Julie Williams and I are lifelong friends and I’m thrilled to have her as a guest blogger this week to talk about her new YA novel, Drama Queens in the House. Recently published by Roaring Brook Press, it’s available on Amazon, B & N, and other bookstores.
“Sixteen-year-old Jessie Jasper Lewis doesn’t remember a time in her life when she wasn’t surrounded by method actors, bright spotlights, and feather boas. Her parents started the Jumble Players Theater together, and theater is the glue that holds her crazy family together. But when she discovers that her father’s cheating on her mother with a man, Jessie feels like her world is toppling over. And on top of everything else, she has to deal with a delusional aunt who is predicting the end of the world. Jessie certainly doesn’t feel ready to be center stage in the production that is her family. But where does she belong in all of this chaos?”
What’s the most fun/interesting part of the writing process?
I love the beginnings of books. As odd as this might sound, mine don’t usually start with an idea. As the first coherent thought about a story I’m going to write, I don’t think I’ve ever said to myself (or to someone else) I think I’ll write something about _______ (fill in the blank: the loss of a parent, moving to a new state, conflicts between the whites and Ojibwe in Northern Minnesota, a big theatrical family, what it’s like to grow up in a fanatical religion focused on the end of the world, finding your voice, and so on and so on.)
What happens instead is that a character starts talking in my head. And when I realize she’s not going away and is really trying to get my attention (sometimes after a day or two — sometimes it takes a lot longer), I start trying to get what she’s saying down in my morning journal writing practice. This can be fragments of a conversation. Sometimes it’s an internal monologue. Or it might be a full-blown scene between this new character and someone else in the story I haven’t met yet. Usually the character reveals quite a bit about herself really fast and that’s what starts the plot going. If, for example, my as yet unnamed character is wading out of a cold autumn lake where she’s just intentionally destroyed her mother’s prize speed boat, and she’s calling her mother the Crazy Woman, I’ve got a pretty good idea of setting and main conflict. I don’t know at that point whether the character will run away or step up to confront the situation. That knowledge will come the next time I open up my notebook, take out my pen, and try to get the words down.
The down side of enjoying this part of the process as much as I do is that I have a lot of story beginnings that have never been developed into books. The up side is that I have a lot of imaginary friends.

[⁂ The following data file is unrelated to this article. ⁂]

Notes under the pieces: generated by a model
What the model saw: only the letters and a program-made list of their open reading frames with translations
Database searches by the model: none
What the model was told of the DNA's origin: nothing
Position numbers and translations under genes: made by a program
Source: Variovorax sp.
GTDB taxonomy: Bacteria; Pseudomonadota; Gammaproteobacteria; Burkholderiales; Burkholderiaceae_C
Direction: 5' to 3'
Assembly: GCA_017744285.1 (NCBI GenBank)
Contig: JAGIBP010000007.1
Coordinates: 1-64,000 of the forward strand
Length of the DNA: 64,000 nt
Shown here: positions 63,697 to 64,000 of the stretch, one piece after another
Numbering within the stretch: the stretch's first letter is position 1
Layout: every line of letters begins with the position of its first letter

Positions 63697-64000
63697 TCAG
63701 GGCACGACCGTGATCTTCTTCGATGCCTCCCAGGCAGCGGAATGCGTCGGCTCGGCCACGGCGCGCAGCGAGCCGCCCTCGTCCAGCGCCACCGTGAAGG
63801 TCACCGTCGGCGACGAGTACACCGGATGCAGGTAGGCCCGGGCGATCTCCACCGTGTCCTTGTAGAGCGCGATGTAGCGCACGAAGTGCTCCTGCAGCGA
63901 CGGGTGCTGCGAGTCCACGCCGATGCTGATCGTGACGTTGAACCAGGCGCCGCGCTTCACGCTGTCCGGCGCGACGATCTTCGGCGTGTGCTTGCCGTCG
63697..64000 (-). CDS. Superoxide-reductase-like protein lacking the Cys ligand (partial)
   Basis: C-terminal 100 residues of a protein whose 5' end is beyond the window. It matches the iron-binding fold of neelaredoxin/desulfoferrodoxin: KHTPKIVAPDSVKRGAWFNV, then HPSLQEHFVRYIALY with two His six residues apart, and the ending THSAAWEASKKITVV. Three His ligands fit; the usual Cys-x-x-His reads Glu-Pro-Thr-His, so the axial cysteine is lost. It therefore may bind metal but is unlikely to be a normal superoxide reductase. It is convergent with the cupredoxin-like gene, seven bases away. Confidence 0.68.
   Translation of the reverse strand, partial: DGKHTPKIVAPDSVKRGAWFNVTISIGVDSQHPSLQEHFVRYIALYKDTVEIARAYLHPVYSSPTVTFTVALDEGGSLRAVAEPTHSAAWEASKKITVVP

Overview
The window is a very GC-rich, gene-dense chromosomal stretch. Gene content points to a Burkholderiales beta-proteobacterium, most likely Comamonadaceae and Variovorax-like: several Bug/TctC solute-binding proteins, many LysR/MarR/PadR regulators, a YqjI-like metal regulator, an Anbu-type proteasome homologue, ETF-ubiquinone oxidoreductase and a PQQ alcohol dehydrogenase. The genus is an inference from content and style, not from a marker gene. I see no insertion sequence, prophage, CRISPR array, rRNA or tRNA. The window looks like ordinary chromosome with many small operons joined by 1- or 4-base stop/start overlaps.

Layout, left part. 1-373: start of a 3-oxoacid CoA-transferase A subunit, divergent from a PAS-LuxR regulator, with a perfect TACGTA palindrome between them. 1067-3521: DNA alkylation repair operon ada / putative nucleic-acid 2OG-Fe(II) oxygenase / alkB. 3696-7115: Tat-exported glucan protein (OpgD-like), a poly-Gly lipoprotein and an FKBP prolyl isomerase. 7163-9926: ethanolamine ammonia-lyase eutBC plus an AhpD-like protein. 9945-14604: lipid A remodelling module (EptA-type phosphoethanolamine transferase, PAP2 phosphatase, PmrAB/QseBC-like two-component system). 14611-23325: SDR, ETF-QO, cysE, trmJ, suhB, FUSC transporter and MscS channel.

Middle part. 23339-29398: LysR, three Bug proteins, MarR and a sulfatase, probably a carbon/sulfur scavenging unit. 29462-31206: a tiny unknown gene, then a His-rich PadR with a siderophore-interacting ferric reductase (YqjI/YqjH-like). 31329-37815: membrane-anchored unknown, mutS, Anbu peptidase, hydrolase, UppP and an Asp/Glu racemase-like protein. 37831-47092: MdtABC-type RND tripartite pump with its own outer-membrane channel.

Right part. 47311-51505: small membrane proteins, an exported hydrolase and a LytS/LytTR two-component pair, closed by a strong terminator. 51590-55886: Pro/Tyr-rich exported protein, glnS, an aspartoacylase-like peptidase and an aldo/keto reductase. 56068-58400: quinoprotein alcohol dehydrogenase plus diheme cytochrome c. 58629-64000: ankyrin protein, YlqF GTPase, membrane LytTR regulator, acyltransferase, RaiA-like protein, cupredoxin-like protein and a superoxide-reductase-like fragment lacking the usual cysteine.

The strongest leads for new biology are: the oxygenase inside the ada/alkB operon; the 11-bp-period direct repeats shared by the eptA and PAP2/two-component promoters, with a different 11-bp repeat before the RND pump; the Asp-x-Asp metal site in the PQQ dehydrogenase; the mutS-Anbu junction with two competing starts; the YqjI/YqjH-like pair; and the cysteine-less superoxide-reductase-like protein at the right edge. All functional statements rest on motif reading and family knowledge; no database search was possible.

What’s your approach to developing the plot?
I’m a big re-reader. If I love a book, I’ll read it over and over and over until I’ve practically memorized it. These reading habits began when I was very small and have grown and developed over a bunch of years of being a voracious reader. I like reading plots that feel organic, character-driven. I’m not a big fan of books that are plot-driven. When I’m reading them, I get anxious and irritated, and I usually skip to the end and read that and then go back and read in a kind of scatter-gun fashion through to the end to get the gist of the story. And I never go back and re-read a plot-driven novel. My love of re-reading informs the way I write. If the character comes to me in a particular setting and with a clear dilemma, then often the final scene of the book will pop up sooner rather than later. And that’s something to write toward. Or maybe it would be more accurate to say, it’s what the character is moving toward but she doesn’t know it, does she? Life rarely moves in a straight line. Even clearly delineated problems have a way of turning inside out and upside down and sometimes ending up the best thing that ever happened to us. I like, when I read, being reminded of this spiral dance we go through over and over and over, with problems that become solutions and goals that disintegrate and become new goals. So that’s what I like to write. The trick when you write that way is to keep track of all the plot points that emerge and work some magic in the rewriting stage of the process trying to get the action and movement of the story just right. That said, if you are a reader who adores plot-driven novels, you probably won’t like my books.
What’s your take on rewriting?
Rewriting is at once a gift from the gods and a pain in the tush. If I’m still in the story development creative flow stage, rewriting anything is difficult and painful and often not very effective. If, however, I’ve done most of that writing, have taken a break from the manuscript, and come back to it with fresh eyes and hopefully some wonderful notes from a trusted reader or editor, then the rewriting process becomes an art in and of itself. I like to view the rewriting process as a form of collage or assemblage (like the visual artwork that I do). When I’m able to get into that mind-frame and enjoy the jigsaw puzzle nature of tightening and reorganizing and fleshing out and paring back the story, then rewriting is downright fun.
Julie Williams is also the author of the young adult novel ESCAPING TORNADO SEASON: A Novel in Poems. She has published in many small press journals and was nominated for a Pushcart Prize. For twenty years she was an adjunct professor at California State University, Northridge teaching for the communication studies and theater departments and retiring in 2003 as the Assistant Director of CSUN’s Educational Opportunity Program. She and her husband live in Minnesota. Say hello to her on Twitter @JulieKWms2013 and check out her blog: http://juliewilliamsimagesandwords.blogspot.com/